Scotsman Review
Our criteria 
  • Ambience - It's important that a restaurant is inviting. We rate the decor, comfort and atmosphere.
  • Drink - Is the wine or cocktail list as exciting as the food, or does it fall short? Same goes for soft drinks. 
  • Food - We judge dishes on flavour, but also use of produce, cooking skill and presentation
  • Service - The staff and pace of a meal can make or break a meal out.
  • Value - From the food on the plate to service and surroundings, we check that you get what you're paying for.
April 12, 2016

Cringletie House Hotel, Peebles, restaurant review

Cringletie House Hotel's restaurant is not as good as it once was, finds Gaby Soutar

My mum has hit a big birthday. I’m not going to tell you which one, but let’s be vague and say she’s younger than Rupert Murdoch and older than Jerry Hall. Anyway, age is just a number and, like a well-tended bonsai, she only gets better with time.

Her request was to celebrate at the four-star Cringletie House for lunch, as she likes the snowdrops in the grounds, which are currently making the lawn look pretty and sugar dusted. I’ve reviewed its restaurant previously, and stayed over a couple of times, but it’s been a while. The last time, I think the head chef was Patrick Bardoulet, but he’s long gone and seems to have taken his pair of AA rosettes with him. (Maybe he’s using them as burlesque pasties).
On a Sunday lunchtime, their menu is a decent £22.50, and sounds imaginative, yet retro in parts (the online sample menu even has a melon starter).

From three choices of starter, I went for the smoked haddock and sole terrine with Ayrshire potato salad and pickled Asian vegetables.

Sounds quite hearty, doesn’t it? Nope. It was a comedically small portion that featured two teaspoons of a rather dry, sticky and unseasoned fishy glue, each fringed by nori and presented as if they were sushi made by a prize-winning itamae. The plate was dressed with three wet thimbles-full of mayo clad potato salad and shreds of zingy pickled carrot, daikon and radish. Disappointing.

Our other starter was better, with four molar-sized chunks of Stornoway black pudding (they must’ve made one slice feed around three people), a couple of postage stamps of bacon, daubs of a soupy tomato jus, loads of rocket and a breadcrumbed, deep-fried poached egg. It was pleasant enough, bar the measly-ness with the black pudding.

"Lemon baked Alaska was like a pimped-up Arctic Roll – not a bad thing"

My main course was an oddity. I hadn’t known what to expect when it came to the “puffed wheat” that was supposed to be served with my sea bass. Sugar Puffs perhaps (now known as Honey Monster Puffs, to avoid association with high sugar snacks, who knew)? This addition turned out to be wheat berries, I think, which were kind of clumped together, like spawn on a river bed, and had been doused in a vinegary “chilli infused sticky sauce”. That element reminded me of the sort of desperate lunch you’d grab in a garage halfway through a very long drive.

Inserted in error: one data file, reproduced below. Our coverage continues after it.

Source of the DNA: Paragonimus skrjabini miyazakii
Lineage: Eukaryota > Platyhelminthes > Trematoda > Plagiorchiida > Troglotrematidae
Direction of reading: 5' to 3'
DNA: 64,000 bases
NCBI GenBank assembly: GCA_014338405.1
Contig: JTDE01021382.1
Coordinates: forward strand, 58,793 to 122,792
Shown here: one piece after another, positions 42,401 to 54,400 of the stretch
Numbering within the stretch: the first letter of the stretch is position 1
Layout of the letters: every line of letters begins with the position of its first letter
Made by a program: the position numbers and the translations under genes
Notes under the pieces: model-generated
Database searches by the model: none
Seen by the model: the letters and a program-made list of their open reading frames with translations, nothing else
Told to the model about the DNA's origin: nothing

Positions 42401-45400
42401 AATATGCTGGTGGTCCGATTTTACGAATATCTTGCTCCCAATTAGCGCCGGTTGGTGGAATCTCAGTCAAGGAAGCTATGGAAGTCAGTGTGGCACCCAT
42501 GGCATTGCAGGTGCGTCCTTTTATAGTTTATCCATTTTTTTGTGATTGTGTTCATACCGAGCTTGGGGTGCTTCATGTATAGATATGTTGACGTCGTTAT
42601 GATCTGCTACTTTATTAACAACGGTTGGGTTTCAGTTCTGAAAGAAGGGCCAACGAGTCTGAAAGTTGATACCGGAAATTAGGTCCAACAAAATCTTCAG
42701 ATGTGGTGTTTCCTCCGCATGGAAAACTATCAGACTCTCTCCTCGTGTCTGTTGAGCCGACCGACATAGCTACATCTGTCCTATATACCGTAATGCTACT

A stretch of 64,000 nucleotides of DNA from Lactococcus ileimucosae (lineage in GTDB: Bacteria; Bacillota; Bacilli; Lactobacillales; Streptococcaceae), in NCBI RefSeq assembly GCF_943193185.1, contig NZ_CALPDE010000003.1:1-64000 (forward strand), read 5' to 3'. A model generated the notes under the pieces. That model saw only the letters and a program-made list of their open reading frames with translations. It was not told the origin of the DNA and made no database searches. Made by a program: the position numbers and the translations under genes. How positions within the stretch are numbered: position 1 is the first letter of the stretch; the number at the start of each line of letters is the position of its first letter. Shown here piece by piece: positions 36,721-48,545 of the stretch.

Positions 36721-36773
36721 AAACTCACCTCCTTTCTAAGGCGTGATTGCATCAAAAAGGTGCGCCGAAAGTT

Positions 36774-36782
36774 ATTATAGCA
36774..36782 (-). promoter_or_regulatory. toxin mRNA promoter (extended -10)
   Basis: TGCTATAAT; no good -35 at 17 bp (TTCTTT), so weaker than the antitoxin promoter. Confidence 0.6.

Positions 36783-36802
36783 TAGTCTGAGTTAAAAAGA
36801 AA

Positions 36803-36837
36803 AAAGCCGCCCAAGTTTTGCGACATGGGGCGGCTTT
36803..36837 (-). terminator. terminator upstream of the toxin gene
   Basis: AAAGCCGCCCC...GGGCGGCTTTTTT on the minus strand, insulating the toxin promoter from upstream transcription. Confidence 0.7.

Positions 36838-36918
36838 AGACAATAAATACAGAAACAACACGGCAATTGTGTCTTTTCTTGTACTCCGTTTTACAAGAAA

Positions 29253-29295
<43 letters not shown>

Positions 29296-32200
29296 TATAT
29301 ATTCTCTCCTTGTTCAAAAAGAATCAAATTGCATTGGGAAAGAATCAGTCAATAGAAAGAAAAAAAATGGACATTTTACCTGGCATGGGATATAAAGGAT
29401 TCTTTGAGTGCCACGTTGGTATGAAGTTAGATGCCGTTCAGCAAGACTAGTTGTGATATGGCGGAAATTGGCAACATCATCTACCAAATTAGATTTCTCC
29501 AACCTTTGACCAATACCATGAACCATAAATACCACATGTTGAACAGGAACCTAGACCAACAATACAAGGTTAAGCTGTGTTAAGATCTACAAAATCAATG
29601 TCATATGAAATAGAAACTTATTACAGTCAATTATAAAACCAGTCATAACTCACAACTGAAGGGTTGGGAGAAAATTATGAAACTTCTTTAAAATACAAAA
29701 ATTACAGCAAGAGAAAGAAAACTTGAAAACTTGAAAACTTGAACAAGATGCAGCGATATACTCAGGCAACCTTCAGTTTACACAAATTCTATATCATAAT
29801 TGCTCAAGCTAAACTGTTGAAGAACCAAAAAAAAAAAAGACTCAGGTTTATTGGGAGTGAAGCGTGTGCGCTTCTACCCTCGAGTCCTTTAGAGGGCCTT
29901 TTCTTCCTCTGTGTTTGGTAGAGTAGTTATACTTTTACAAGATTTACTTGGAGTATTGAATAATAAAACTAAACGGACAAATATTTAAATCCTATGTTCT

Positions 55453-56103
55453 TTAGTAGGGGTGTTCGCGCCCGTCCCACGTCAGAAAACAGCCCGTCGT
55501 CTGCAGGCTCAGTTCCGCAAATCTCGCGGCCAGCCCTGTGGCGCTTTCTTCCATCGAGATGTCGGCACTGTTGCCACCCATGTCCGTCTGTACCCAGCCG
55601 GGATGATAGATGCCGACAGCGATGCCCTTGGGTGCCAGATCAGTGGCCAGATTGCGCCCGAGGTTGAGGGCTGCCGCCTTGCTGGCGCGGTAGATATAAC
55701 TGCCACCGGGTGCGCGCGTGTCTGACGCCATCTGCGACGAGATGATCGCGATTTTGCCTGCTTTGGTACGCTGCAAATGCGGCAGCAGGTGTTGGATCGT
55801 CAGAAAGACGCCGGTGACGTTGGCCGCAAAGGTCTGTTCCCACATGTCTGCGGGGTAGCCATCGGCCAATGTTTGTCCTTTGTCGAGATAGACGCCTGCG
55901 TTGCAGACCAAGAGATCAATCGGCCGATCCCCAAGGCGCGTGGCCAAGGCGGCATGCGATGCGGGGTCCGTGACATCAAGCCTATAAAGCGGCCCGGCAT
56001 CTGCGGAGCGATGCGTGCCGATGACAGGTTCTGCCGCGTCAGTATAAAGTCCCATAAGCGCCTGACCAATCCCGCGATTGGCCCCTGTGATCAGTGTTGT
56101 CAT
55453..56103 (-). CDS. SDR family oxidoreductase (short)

When it came to the fish, a speckly grey topping of what looked like something that might have been coughed out of a Hoover bag turned out to be a lemon and black pepper mixture, and there were a couple of pieces of undercooked pak choi to complete the cross cultural mash-up.

The less experimental pork main was probably a bit better than the fish course. However, though it had sounded a bit more exciting than a roast dinner, it wasn’t. There were a couple of rounds of meat, a billowing Yorkshire pud, a scoop of peppery mash, some assorted veg (pearl onions, carrot and green beans) and a splotch of not quite enough “cider cream sauce”. So-so. It was eaten up.

A pudding of warm chocolate fudge cake was pretty standard, but at least they’d been generous with the portion size and the brown sugary gloop. It came with a scoop of Bailey’s tinged ice-cream, which was adhered to the plate with some biscuit crumbs. My lemon baked Alaska, served on a glass plate, featured a coaster of sponge topped with a dollop of lemon curd, plain ice-cream, then a soft igloo of Italian meringue. It tasted like a pimped up Arctic Roll, not necessarily a bad thing.

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Anyway, we had a great time, but mainly because we were together, there was booze and the staff are lovely. It’s just that the food here is a bit blah. In their efforts to make it look a bit fine-dining and fancy, it seems they’ve shrunk the portions and forgotten to actually taste anything.

Unlike my mumsie, who only gets better with age, the restaurant here is not what it once was.

Cringletie House Hotel
Edinburgh Road, Peebles
(01721 725 750,

How much?

Lunch for two, excluding drinks - £45

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Gaby Soutar is a lifestyle editor at The Scotsman. She has been reviewing restaurants for The Scotsman Magazine since 2007 and edits the weekly food pages.
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